Jack and Bryce Gilmore

By Robin Chotzinoff
Photography by Marc Brown

On the 20th anniversary of his job as executive chef for the Z’Tejas restaurant chain, Jack Gilmore politely quit. “I believed in what we did, but it became too corporate,” he says. “My philosophy was to keep it local, keep it fun.” Jack was ready to live that philosophy. In December 2009, he opened Jack Allen’s Kitchen, which is local and fun, but also a 65-minute commute from his Marble Falls home to its Oak Hill address. 

“I don’t mind, actually,” Jack says. “It gives me time to wind up and wind back down again.”

The final minutes of the homeward drive take him down a dirt road to the lakeside home he and his wife, LuAnn, outfitted with everything two Texans could possibly need for the immediate enjoyment of life. More often than not, Jack will fire up one of his many outdoor cooking devices, like the grill, the spit or the fire pit—or all three, if a few dozen more Texans drop by. But if these amenities—and the various hillside decks, tequila-sipping stations, the beer-can wind chimes and rusty, beverage-themed signs—were to disappear, the party would go on as long as two essentials remained: fire and cast iron. Dutch ovens and frying pans of all sizes and vintages are everywhere in the Gilmore house, inside and out.

One recent drought-stricken day, with the lake bone-dry and the heat almost unbearable, Jack hovers over his outdoor fireplace—tending a pork shoulder on its way to becoming carnitas, the Gilmore family’s meal of choice.

“You only need about a four-hour braise,” Jack says, as he nudges the pot farther into the fireplace. “Then you get ’em crispy in a cast-iron pan, and that’s carnitas. Boy, just the smell of it! You get a cold beer, and some tortillas on the grill, and that’s all you need.”

You have to wait for it, though. You can’t rush carnitas.


“The best thing is to make a whole day of it,” says Jack’s son Bryce, a talented local chef in his own right. “We drink beers, swim in the lake, listen to country music. Dad does pinto or borracho beans, and it’s a take on barbecue and Mexican at the same time. Honestly, I don’t eat a whole lot of meat unless I know where it’s from, but I like carnitas and I like to cook with fire. It’s the most primitive way and it adds the most flavor, especially if you know how to manage the heat.”

Bryce learned that from his father at an early age, and, drawn to the family business, he ended up graduating from the California Culinary Academy, returning to Central Texas for his first restaurant jobs, then moving on to high-profile restaurants in San Francisco and Aspen before returning again to Austin. With his father’s help—and in his father’s barn—he built the Odd Duck Farm to Trailer food cart, which opened on South Lamar in December, 2009, just in time for the trailer-food craze. Last spring, he turned Odd Duck’s day-to-day operations over to his brother Dylan and opened Barley Swine, a tiny restaurant with an outsize reputation even before Food & Wine magazine named Bryce one of the Best New Chefs of 2011.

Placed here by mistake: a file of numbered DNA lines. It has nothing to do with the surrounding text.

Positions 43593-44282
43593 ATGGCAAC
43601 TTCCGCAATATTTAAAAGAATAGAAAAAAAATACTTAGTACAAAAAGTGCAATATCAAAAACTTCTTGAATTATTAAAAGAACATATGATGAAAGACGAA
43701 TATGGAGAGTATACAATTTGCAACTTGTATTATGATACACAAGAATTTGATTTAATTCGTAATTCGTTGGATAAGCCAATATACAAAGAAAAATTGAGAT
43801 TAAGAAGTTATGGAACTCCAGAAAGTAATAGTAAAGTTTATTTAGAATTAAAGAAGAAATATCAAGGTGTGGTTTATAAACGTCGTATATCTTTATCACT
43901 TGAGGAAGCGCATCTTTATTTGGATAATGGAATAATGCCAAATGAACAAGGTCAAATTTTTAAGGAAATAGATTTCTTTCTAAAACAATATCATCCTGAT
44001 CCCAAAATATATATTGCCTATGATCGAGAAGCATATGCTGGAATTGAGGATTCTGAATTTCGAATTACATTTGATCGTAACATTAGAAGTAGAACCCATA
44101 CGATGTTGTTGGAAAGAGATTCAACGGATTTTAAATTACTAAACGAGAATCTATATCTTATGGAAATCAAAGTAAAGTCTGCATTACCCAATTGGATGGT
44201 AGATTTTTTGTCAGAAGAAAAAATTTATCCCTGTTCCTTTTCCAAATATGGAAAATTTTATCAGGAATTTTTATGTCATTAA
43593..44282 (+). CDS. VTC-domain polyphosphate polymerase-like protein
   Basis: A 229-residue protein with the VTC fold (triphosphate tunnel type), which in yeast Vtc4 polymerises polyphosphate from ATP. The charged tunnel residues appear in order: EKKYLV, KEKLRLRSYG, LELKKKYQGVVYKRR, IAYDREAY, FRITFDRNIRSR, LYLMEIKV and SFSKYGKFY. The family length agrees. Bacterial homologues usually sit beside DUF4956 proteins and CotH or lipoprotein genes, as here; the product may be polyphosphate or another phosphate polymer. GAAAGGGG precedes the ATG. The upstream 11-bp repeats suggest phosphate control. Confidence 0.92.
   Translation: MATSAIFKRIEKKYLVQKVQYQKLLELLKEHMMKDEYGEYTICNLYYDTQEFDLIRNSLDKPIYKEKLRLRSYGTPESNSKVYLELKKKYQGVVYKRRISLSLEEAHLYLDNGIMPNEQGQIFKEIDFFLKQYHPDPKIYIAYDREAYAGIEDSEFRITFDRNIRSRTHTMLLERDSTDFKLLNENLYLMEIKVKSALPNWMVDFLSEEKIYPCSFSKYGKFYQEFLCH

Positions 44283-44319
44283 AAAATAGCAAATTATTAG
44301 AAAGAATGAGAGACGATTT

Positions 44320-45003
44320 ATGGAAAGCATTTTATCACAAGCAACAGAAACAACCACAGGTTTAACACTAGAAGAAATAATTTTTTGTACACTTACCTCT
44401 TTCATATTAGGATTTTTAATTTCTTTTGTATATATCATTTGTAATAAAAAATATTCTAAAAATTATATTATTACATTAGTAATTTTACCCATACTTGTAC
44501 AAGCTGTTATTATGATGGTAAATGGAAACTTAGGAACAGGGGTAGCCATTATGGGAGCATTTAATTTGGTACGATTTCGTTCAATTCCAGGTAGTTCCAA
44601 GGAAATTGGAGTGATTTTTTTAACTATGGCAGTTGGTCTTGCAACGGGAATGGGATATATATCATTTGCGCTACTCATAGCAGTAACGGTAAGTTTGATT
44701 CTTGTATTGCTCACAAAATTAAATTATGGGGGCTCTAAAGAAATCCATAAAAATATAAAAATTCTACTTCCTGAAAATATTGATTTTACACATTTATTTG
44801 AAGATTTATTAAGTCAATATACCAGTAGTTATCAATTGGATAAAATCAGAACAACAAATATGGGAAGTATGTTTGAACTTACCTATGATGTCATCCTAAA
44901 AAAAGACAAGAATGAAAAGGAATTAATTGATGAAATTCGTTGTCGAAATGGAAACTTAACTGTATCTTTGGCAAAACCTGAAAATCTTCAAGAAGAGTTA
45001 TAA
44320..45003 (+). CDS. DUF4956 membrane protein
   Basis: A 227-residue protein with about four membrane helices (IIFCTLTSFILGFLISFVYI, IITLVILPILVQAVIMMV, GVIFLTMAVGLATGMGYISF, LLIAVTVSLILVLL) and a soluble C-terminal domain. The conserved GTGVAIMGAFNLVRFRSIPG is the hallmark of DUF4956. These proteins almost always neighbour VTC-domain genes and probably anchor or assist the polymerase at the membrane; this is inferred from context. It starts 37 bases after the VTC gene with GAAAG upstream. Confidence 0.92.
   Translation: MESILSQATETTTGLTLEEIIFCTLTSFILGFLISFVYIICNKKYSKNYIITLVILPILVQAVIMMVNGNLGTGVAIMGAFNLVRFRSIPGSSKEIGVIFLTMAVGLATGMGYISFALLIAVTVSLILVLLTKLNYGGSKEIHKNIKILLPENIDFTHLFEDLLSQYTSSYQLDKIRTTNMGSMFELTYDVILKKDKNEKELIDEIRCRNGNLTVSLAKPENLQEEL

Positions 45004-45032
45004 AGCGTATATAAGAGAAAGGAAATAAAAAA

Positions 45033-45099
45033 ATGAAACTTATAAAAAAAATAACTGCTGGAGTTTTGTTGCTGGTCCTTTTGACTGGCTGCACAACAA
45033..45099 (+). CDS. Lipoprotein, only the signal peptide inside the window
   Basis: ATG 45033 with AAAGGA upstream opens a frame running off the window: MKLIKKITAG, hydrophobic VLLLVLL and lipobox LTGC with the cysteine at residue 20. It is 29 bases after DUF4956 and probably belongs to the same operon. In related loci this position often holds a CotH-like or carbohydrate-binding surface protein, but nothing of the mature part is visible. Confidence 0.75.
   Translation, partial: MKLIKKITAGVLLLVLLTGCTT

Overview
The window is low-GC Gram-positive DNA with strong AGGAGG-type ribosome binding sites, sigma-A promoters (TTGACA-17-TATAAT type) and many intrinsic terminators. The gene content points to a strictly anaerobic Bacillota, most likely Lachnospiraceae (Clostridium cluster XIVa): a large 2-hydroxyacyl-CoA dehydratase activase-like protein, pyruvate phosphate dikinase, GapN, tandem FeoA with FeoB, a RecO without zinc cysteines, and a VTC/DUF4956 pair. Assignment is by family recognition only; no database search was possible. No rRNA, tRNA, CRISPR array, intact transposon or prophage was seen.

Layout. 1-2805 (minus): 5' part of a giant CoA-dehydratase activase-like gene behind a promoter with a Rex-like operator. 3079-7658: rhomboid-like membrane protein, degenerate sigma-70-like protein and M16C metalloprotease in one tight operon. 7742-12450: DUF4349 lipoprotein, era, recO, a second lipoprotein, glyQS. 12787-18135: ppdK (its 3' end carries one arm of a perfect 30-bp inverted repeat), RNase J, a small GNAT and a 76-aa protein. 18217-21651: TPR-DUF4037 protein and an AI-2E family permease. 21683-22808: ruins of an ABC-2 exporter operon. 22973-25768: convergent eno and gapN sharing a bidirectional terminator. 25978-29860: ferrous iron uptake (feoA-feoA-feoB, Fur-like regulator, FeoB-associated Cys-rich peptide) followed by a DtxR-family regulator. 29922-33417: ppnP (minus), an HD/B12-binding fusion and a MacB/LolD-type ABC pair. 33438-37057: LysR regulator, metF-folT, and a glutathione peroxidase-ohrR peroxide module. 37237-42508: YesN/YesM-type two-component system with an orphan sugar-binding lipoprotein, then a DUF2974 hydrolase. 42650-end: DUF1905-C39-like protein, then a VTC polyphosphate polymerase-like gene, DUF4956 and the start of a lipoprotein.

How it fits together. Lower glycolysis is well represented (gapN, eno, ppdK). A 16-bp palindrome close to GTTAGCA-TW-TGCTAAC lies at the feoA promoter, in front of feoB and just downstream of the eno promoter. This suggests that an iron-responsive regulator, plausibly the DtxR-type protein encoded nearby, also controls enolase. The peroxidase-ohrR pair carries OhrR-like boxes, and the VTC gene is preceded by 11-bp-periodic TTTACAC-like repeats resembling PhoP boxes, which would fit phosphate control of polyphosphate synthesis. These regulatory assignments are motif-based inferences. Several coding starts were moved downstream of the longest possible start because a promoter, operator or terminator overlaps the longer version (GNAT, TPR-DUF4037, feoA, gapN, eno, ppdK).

But the acclaim comes with a price. One way or another, Bryce ends up cooking for everyone but himself. He might make himself a late-night fried-egg sandwich using eggs from his backyard chickens, but for home cooking, he depends on casual afternoons with his father.

Best of all, he says, is football season. Jack’s outdoor kitchen has everything—including a big-screen TV. With the game on, cold beer at hand and carnitas in the final sizzling stage, complete R and R is actually possible.

“We live pretty far out, so I want people to feel comfortable staying around for a while,” Jack says. “If you want to spend the night, we’ve got room. If you drop a glass of red wine on the floor, so what? It’s kid friendly…and adult friendly…and dog friendly. We have everything we need right here.”


    4–5 lbs. pork butt, cut into 2-in. chunks, excess
          fat removed
    1 large yellow onion, roughly chopped
    1 c. orange juice
    ½ c. pineapple juice
    4–5 dried ancho chiles
    1 bottle of your favorite Mexican beer
    1 T. kosher salt
    1 T. black pepper
    10 garlic cloves

   Mix all ingredients well in a large mixing bowl. Transfer to a large Dutch oven, cover and cook on a medium fire (directly on the coals) for approximately 4 hours.